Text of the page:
The National, Mondy 14th November 2011
THERE was really no need to delay a decision on the Supreme Court reference by the East Sepik provincial government.
In a sense, the delay by the Supreme Court encouraged the executive government to be creative. All the issues were known. Whether or not parliament contravened the Constitution on Aug 2 when it elected Peter O’Neill as prime minister requires no elaborate research. All the arguments for or against in this case have been presented to the court. To our mind, and without incurring the wrath of the court, the matter needed urgent expediting.
Of course, it warranted careful deliberation but it also demanded urgent treatment. When the court decided to defer judgment to Dec 9, it gave the government too much time to be creative. That said, the creativity of government is, to our mind, extreme.
Some may say the government has descended into chaos. Others may say the government has lost the plot and become totally irresponsible.
Still, some may say a constitutional crisis has been triggered.
We will let history be the judge of that. What we can say is that the executive government, by its decision last Thursday, has incurred contempt of the court on this very important matter currently pending before the courts.
We like to think that the government decision was deliberate and, whatever the merits of its arguments, the fact that it has come at this particular time can be seen as an attempt to pervert the cause of justice. However reasonable the case might be against the chief justice, we see the charges as being of an administrative nature and one that did not warrant the attention of the National Executive Council.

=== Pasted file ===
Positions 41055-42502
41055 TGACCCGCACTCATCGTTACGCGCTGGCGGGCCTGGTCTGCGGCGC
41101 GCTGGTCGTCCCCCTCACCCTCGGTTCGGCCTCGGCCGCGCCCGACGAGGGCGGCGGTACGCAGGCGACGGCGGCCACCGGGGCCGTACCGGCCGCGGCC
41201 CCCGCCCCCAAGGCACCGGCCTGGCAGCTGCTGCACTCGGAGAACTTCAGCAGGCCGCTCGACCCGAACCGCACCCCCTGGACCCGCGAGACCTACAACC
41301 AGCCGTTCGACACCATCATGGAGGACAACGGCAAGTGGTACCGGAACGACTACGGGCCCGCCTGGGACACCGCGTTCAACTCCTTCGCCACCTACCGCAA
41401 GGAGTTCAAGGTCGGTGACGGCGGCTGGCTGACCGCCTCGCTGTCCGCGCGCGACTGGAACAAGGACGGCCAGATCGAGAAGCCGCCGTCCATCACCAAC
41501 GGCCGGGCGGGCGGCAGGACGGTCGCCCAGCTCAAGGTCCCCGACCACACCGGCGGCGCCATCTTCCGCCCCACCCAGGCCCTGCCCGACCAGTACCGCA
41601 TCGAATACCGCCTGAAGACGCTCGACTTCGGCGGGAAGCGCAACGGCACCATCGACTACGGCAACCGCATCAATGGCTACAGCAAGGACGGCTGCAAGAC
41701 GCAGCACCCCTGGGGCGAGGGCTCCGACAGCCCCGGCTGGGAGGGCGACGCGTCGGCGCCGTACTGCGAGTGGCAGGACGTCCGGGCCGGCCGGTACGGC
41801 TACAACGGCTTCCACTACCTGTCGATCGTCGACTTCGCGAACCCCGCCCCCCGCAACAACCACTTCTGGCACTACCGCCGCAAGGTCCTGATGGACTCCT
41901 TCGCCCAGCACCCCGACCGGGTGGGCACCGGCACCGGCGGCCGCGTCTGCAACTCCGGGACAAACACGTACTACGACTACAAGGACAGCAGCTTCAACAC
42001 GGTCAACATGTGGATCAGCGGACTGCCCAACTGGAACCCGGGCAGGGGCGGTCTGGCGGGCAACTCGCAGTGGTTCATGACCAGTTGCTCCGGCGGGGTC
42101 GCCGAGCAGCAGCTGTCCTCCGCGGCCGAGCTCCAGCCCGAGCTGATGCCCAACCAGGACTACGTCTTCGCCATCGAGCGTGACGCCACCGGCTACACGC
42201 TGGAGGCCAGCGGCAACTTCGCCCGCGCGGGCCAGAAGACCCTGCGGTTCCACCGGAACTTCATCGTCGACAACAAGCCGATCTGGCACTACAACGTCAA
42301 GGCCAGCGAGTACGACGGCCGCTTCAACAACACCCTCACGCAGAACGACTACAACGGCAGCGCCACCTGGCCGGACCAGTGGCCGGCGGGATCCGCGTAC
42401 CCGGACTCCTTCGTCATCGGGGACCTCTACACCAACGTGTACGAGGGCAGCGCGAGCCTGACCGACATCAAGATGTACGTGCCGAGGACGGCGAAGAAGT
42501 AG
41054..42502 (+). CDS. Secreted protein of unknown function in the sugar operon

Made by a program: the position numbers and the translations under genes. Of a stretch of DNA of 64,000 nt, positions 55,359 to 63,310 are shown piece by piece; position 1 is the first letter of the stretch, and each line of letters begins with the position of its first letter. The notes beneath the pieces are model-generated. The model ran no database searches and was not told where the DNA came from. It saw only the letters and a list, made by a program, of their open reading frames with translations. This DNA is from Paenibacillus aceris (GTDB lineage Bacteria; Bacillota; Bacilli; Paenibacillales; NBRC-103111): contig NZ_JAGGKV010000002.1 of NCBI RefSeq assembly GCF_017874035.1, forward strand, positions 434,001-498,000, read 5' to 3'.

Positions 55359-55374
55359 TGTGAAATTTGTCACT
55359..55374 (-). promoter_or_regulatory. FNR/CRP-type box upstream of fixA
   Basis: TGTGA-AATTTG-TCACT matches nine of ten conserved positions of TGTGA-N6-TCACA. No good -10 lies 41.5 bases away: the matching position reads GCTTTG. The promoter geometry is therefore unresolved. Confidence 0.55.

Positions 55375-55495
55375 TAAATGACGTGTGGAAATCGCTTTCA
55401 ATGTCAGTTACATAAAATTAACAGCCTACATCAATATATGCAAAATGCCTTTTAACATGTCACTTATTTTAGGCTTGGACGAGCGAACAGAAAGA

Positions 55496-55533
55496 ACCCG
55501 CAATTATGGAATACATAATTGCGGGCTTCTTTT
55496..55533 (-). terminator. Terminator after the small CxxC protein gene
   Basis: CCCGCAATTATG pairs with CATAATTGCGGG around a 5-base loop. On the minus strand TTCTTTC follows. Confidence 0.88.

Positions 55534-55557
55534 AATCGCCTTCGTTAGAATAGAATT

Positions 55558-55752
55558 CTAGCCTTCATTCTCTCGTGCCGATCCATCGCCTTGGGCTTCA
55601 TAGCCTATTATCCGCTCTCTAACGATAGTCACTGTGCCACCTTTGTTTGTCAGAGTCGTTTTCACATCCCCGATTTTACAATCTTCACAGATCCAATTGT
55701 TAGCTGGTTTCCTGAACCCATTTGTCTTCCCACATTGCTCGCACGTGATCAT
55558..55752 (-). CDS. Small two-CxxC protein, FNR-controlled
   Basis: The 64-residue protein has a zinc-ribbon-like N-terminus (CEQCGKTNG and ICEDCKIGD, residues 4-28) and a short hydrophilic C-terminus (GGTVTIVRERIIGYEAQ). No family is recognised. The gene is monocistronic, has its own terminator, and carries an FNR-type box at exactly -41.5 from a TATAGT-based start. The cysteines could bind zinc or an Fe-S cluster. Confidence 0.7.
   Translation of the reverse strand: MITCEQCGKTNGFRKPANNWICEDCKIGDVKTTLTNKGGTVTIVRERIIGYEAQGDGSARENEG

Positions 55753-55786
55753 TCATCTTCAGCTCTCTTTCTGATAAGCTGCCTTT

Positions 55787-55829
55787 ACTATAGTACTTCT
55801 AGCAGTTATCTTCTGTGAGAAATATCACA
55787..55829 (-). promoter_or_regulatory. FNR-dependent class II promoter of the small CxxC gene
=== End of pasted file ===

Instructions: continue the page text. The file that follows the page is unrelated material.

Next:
That it decided to take carriage of the matter is its own ill-advised decision and might well turn out to be its undoing in the fullness of time.
Unfortunately, in one fell swoop, all the gains of the O’Neill-Namah government has been laid to waste. And that, really, is tragic. Nobody, including the chief justice, is above the law. The charges brought against him must see light of day soon. But it is a matter that the National Judicial Services Committee, and even the National and Supreme Court, can attend to. It was quite irresponsible and insensitive of cabinet to take carriage of the matter.
When it did that it violated, it would seem, a fundamental principle of democracy that is the independence of the three arms of government – judiciary, parliament and cabinet. It is particularly sensitive where the judiciary is concerned because the courts are also the custodians of the supreme law – the Constitution. When you touch the courts, inadvertently, you touch the Constitution. That is something every government must be loathe to do.
We call on the prime minister to suspend or rescind the decision of the NEC. It is the most sensible thing to do at the moment.
At the same time, we commend the responsible manner in which the disciplined services have approached this episode.
The police have been rational even if a little hesitant. They may well arrest the deputy prime minister and the attorney-general but, if the decision can be rescinded, Justice Bernard Sakora’s orders might well be altered.
The military have taken a keen interest but have kept well within their barracks. We commend rank and
file for that.
The Correctional Services has maintained stability in jails around the country.
In the end, however, the international community may deride PNG. While they might say a constitutional crisis has been triggered, the manner in which this country greeted the government action, and the calm and rationale approach the courts have taken on this, is one more evidence that our democracy is robust; that our government is truly democratic and that our people are mature.
In the end, we are extremely confident that the government and the courts will resolve this misunderstanding in an expedient manner and restore normalcy and confidence.
This nation shall long endure and may God bless Papua New Guinea.